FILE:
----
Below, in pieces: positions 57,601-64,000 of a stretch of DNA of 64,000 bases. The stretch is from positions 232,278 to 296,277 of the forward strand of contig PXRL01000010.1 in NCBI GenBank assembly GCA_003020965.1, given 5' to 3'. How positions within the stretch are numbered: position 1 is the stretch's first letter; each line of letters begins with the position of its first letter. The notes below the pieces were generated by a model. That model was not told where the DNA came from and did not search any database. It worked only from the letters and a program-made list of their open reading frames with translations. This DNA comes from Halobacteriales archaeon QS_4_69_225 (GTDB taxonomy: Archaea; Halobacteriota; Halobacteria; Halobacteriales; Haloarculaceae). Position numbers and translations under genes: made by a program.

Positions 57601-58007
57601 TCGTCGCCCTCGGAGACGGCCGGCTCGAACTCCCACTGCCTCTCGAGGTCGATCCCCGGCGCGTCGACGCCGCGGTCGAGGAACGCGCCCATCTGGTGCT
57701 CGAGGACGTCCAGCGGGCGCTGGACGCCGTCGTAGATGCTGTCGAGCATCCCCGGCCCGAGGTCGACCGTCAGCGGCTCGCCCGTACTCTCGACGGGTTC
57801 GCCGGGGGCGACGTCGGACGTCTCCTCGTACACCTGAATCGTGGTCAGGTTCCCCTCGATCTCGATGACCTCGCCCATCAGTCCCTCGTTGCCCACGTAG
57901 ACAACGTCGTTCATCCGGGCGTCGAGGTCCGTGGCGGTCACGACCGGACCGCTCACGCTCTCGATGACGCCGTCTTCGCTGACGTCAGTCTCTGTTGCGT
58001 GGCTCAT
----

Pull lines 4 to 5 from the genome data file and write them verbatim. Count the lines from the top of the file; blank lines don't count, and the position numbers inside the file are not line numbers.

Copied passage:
57701 CGAGGACGTCCAGCGGGCGCTGGACGCCGTCGTAGATGCTGTCGAGCATCCCCGGCCCGAGGTCGACCGTCAGCGGCTCGCCCGTACTCTCGACGGGTTC
57801 GCCGGGGGCGACGTCGGACGTCTCCTCGTACACCTGAATCGTGGTCAGGTTCCCCTCGATCTCGATGACCTCGCCCATCAGTCCCTCGTTGCCCACGTAG